Entries in News Corp (2)


Alec Baldwin Dropped from Emmys Opening Due to Edited News Corp. Joke

Dario Cantatore/Getty Images(LOS ANGELES) -- Sunday's Emmy Awards telecast on Fox opened with a video in which Star Trek actor Leonard Nimoy played the fictional "President of Television." Alec Baldwin originally taped that role, but he was dropped at his request after a joke concerning Fox's parent company, News Corp., was edited out, according to

The joke in question poked fun at News Corp. honcho Rupert Murdoch and the British phone-hacking scandal that involves his now-defunct tabloid, News of the World. After learning that the joke would be cut, Baldwin asked that he not be included in the segment because, Deadline reports, he thought the edit would negatively affect the quality of the video. Fox tells Deadline it made the decision because it did not want to appear as if it wasn't taking the scandal seriously.

Baldwin referenced the report on his Twitter feed prior to the telecast, writing, "Fox did kill my NewsCorp hacking joke. Which sucks bc I think it would have made them look better. A little." He has since denied media suggestions that he skipped the Emmys because of the edit, stating that he had a commitment to appear at a Tony Bennett birthday gala in New York.

Copyright 2011 ABC News Radio


Hugh Grant on 'News of the World' Scandal: 'Government Did Nothing'

ABC News(LONDON) -- Actor Hugh Grant, who helped expose the News of the World phone hacking scandal, says that not only did the British tabloids pay off the police to gather people's personal information, but that the British government did nothing to stop it.

"Tabloids are using private detectives who are using illegal techniques, and it's very widespread," Grant said. "And the government did nothing -- absolutely nothing -- because of their terror of the press. They did not want to upset the tabloid press, who they were, at that stage, still enthralled in."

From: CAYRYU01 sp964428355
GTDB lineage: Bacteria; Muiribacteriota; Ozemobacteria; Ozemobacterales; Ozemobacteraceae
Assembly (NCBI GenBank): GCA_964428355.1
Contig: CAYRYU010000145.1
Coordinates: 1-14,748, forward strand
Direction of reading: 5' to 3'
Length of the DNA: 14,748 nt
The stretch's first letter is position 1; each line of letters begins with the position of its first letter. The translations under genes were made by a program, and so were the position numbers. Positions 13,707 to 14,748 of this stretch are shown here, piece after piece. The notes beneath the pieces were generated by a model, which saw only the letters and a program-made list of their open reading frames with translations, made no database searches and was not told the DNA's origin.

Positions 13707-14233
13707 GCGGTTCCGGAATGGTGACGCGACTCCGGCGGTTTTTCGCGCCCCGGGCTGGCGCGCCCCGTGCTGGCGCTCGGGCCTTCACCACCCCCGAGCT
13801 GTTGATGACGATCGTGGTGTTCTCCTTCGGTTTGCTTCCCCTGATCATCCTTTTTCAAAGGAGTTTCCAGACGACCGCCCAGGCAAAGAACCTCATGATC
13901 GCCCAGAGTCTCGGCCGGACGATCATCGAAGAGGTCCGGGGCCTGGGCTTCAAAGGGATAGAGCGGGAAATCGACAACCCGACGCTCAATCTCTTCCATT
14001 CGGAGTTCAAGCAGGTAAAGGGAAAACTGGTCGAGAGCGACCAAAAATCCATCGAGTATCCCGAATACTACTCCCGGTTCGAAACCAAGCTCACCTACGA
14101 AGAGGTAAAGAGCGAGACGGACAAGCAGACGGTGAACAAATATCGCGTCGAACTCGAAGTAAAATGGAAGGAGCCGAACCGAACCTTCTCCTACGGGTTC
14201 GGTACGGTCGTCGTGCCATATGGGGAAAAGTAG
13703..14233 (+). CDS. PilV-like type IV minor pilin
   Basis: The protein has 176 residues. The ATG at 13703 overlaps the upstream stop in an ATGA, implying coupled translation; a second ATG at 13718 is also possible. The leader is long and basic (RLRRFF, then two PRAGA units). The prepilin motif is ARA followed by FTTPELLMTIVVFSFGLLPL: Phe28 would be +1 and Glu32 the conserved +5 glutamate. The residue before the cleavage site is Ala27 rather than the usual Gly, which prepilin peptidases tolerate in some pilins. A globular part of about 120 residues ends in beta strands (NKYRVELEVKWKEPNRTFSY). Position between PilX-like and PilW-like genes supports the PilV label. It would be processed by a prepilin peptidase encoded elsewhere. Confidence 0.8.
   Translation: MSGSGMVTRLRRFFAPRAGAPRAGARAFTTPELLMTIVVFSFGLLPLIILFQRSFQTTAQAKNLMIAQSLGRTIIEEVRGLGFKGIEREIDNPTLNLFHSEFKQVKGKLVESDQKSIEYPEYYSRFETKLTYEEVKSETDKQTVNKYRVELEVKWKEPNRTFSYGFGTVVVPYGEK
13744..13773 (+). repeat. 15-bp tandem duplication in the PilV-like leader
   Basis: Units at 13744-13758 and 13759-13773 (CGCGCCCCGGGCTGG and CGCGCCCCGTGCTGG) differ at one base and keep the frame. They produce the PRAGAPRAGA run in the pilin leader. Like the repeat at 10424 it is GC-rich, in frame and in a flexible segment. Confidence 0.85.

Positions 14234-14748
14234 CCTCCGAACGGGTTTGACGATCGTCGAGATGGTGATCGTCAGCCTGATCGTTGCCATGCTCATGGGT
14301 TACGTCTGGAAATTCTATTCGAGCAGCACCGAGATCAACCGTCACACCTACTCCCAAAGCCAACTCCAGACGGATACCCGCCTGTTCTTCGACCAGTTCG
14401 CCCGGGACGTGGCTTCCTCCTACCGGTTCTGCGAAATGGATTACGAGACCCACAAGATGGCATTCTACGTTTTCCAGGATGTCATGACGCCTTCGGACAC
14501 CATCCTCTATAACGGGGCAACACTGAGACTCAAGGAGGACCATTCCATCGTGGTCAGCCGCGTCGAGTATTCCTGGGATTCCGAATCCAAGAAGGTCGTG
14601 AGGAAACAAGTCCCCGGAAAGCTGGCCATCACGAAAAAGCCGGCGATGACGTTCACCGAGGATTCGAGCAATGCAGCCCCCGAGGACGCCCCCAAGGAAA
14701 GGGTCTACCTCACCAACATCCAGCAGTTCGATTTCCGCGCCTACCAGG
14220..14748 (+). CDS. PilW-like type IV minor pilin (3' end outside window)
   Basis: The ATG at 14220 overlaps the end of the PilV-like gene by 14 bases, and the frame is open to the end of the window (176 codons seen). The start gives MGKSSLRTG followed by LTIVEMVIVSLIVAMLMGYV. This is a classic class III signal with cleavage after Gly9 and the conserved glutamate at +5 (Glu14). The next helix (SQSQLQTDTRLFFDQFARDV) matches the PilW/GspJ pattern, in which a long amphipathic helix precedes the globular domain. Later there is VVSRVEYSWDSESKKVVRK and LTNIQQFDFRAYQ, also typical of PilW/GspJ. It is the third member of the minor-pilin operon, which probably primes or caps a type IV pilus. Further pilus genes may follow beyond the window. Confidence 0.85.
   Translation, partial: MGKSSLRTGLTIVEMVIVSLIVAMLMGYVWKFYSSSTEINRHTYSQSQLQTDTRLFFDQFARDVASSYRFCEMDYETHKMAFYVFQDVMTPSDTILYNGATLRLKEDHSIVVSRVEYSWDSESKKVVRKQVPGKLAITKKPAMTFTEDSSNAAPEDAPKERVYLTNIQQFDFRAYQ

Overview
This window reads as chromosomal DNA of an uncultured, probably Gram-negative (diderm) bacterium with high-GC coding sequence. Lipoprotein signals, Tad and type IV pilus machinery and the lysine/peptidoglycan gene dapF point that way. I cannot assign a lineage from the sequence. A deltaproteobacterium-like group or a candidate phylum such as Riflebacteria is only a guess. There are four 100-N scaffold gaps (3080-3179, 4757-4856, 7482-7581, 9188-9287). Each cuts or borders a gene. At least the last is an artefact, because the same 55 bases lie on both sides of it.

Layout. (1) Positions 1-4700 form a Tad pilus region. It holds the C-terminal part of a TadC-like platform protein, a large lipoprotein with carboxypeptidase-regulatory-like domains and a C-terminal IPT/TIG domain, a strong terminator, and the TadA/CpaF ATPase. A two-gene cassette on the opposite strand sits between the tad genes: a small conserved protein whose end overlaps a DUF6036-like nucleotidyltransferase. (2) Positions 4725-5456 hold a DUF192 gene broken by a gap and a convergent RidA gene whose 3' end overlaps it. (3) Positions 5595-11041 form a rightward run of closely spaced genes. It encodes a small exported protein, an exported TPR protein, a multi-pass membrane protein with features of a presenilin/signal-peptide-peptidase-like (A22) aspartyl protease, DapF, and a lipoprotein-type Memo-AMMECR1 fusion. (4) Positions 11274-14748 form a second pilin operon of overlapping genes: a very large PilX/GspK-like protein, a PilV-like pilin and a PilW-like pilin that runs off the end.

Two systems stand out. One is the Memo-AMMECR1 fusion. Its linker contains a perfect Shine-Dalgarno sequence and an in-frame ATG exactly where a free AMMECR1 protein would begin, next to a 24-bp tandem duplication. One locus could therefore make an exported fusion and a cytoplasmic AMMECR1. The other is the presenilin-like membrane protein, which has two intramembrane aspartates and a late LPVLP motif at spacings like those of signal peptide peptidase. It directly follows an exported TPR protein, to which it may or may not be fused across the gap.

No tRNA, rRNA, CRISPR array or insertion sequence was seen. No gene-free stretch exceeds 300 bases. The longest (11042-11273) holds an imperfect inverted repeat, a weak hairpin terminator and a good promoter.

The scandal -- involving News of the World, a British tabloid owned by News Corporation CEO Rupert Murdoch, and an epidemic of alleged criminal activity that includes hacking the voicemails of murder victims -- has rocked Britain to the core since erupting publicly last week.

Grant said evidence of British tabloids hacking into people's personal information has been around for years but that British government officials, including five successive prime ministers, tried to cover it up for fear of being smeared in one of Murdoch's papers.

"That's been one of the most shocking aspects of all this: You know, our politicians have been craven cowards in the face of Murdoch's terror," he said. "This was a country that was effectively ruled by Rupert Murdoch, and right now in Parliament they're pretty much telling him to get out of the country."

The actor said he has long had "paranoid moments" concerning the tabloid press because "photographers would pop up out of nowhere." But he couldn't confirm his suspicions that the press might be tracking him illegally until about five years ago. That's when, Grant said, police showed up at his door and told him they had arrested a private investigator who had Grant's personal information, including phone numbers, PIN numbers and bank account details.

Grant played a part in exposing the scandal when he wore a recording device as a former News of the World features editor, Paul McMullan, confirmed the paper's tactics to him. Grant then published his recordings in a British magazine, New Statesman.

Despite the scandal, Grant said he still believes in a system that allows freedom of the press.

"My main motive in all this has been to just bring it out into the public and to let people know that there's this scam going on," he said.

Earlier Wednesday, U.K. Prime Minister David Cameron announced that a criminal investigation is underway and investigators are reviewing 11,000 pages of documents containing nearly 4,000 names and thousands of phone numbers. About 180 people whose identities were found in the documents have been notified so far.

Murdoch has been in London since Sunday to try to contain the crisis. The News of the World wasn't just another paper in Murdoch's portfolio; it was the best-selling and most-profitable Sunday paper in Britain.

James Murdoch, Rupert Murdoch's son and heir, announced last week that the newspaper would print its last issue on July 10 after 168 years of being in print, leaving its 270-person staff without jobs.

Copyright 2011 ABC News Radio

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